• Warning!!!! If in the previous steps a constraint has been broken, go back to step 1
– Do not allow inertia to cause a system's constraint.
Essentially, lean is centered on preserving value with less work. Lean manufacturing is a management
philosophy derived mostly from the Toyota Production System or TPS. The term… Toyotism is also
prevalent and identified as “Lean.” TPS is renowned for its focus on reduction of the original Toyota
seven wastes to improve overall customer value, but there are varying perspectives on how this is best
achieved. The steady growth of Toyota, from a small company to the world's largest automaker‘ has
focused attention on how it has achieved this success.
The original seven muda are: (Waste)
Transport (moving products that are not actually required to perform the processing)
Inventory (components, work in process and finished product not being processed)
Motion (people or equipment moving or walking more than is required to perform the processing)
Waiting (waiting for the next production step)
Over production (production ahead of demand)
Over Processing (resulting from poor tool or product design creating activity)
Defects (the effort involved in inspecting for and fixing defects)
Six Sigma projects follow two methodologies inspired by Deming’s Plan-Do-Check-Act Cycle. Each methodology
is composed of five phases, recognized by the acronyms: DMAIC and DMADV. DMAIC is used for projects
aimed at improving an existing business process where DMADV is used for projects aimed at creating new
products or process designs.
•Define the problem, the voice of the customer and the specific project goals.
•Measure key aspects of the current process and collect relevant data.
•Analyze the data to investigate and verify cause-and-effect relationships. Determine what the relationships are,
and attempt to ensure that all factors have been considered. Seek out root cause of the defect under
•Improve or optimize the current process based upon data analysis using techniques such as design of
experiments, poka yoke or mistake proofing, and standard work to create a new, future state process. Set up pilot
runs to establish process capability ,
•Control the future state process to ensure that any deviations from target are corrected before they result in
defects. Implement control systems such as statistical process control, production boards, visual workplaces, and
continuously monitor the process.
Time & Motion Study
Value Stream Map
Time Value Chart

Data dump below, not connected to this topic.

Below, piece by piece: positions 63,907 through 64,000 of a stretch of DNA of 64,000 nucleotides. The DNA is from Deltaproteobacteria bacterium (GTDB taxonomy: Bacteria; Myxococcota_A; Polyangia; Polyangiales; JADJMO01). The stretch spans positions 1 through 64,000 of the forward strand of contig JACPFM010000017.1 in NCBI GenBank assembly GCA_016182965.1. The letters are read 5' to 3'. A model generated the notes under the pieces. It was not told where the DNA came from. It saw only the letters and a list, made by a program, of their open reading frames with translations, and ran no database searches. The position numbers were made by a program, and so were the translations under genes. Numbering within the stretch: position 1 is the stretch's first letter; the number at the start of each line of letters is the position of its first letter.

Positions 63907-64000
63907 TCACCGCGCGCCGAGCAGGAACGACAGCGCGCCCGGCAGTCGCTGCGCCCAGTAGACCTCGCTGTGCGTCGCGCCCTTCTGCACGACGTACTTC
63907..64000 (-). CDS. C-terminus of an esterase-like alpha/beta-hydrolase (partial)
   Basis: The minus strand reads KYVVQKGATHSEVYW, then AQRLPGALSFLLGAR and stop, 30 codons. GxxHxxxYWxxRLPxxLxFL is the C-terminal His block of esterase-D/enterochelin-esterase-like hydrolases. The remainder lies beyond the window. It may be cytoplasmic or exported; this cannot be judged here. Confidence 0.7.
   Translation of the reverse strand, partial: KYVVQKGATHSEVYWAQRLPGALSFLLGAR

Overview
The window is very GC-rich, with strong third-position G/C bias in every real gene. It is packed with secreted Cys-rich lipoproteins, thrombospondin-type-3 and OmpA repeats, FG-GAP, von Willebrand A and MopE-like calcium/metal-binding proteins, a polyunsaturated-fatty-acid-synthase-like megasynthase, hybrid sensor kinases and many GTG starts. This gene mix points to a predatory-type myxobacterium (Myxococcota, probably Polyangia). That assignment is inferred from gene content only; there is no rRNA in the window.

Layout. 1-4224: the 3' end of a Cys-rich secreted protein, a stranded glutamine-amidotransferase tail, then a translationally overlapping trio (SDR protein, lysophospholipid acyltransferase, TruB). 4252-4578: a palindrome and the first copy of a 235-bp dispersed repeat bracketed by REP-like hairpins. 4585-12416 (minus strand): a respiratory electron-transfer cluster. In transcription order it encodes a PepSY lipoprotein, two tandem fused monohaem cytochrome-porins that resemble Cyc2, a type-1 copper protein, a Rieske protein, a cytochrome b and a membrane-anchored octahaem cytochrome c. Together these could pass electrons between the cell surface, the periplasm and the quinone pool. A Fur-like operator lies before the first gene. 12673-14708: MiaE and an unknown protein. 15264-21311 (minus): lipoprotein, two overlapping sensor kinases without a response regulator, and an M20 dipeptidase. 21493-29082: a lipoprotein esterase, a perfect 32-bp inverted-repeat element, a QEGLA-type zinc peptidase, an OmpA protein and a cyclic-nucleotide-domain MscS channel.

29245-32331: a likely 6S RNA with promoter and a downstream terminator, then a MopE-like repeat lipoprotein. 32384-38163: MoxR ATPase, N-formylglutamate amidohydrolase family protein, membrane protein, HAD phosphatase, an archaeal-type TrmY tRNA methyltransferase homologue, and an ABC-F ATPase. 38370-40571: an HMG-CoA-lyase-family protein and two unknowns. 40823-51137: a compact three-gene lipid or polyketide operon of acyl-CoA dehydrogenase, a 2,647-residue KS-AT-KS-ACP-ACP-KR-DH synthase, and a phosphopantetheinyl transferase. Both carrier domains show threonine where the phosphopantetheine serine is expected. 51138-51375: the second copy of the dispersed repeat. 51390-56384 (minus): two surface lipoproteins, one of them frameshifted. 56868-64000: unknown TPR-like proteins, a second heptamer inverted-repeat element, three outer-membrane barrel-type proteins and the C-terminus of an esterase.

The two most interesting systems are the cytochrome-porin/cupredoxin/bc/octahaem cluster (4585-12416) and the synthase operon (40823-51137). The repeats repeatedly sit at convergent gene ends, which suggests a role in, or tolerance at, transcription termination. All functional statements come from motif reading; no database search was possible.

TAKT time / Cycle time
Kanban / Pull
Quality (Zero Defect)
On Time Delivery
Move from a S.W.A.T.
To a Team Based Process
Cross Functional Team Approach
Knowledgeable about all Facility Processes and Process Flow
Technically Proficient with Process Improvement Tools and Six Sigma
Dedicated to Solving Process Engineering Challenges and Issues
Experienced Project Leadership from Project Planning to Project Completion
Communicates Process Issues and Barriers to Plant Management, Project Owner and
Facilitates an Environment Consistent to Learning, Teaching and Mentoring
Instills the Vision of Process Engineering and Continuous Improvement
Process Engineering or Six Sigma is a process concerned with the development,
improvement, implementation and evaluation of integrated systems of people,
money, knowledge, information, equipment, energy, materials and processes.
Theory of Constraints, Lean Manufacturing Concept Systems and Six Sigma tools are
used to eliminate: wastes of time, money, materials, energy, and other resources.
This discipline does not require additional staffing, just efficient planning, training
and a willingness to accept change. It’s dedicated to understanding a process,
improving it in a timely manner and establishing the root cause as part of the
solution. When successfully implemented this collective approach will improve the
educational process, establish and maintain a competitive advantage and provide
clients with a significant increase in their return on investment.
A means to efficiently achieve the Vision of the company…
•Provide a Structured Philosophy
• Networking Opportunities
• Outside Partners & Contractors
•Focus on Financial Results
• Improvement of the Bottom Line
•Engage Employees at all Levels of the Process
• Project Management
• Engineering Support
•Promote an Organizational Culture of Continuous Improvement
• Lean Operations
• Six Sigma Experience
•Creates Awareness and a Sense of Urgency
• Immediate Results
• Improvements in Safety
• Reduction in all Factions of Waste
– Waiting (Downtime)
– Over Processing
– Human Intellect
– Over Production
• Identify Opportunities for Improvement
• Alleviate Variability
– Achieving Control of the Process
• A Commitment from Management
• Participant Selection
• Project Selection
• Develop & Align to Corporate / Facility Goals
• Establish Key Process Indicators or KPIs
• Understand Project Metrics
• Cost Per Ton
• Return on Investment
• Baseline the Facility
• Understand & Develop the Key Metrics
• Identify & Adjust to Dynamic Targets
• Trend, Chart & Analyze
• Downtime Analysis
• Maintenance Request
• Quality External and Internal
• Safety - Sort - Straighten - Shine - Standardize – Sustain
• Assign Projects to Key Personnel
• Identify Projects
• Implement Planning Sheet
There are two secrecies of success… 1) To Begin 2) To Finish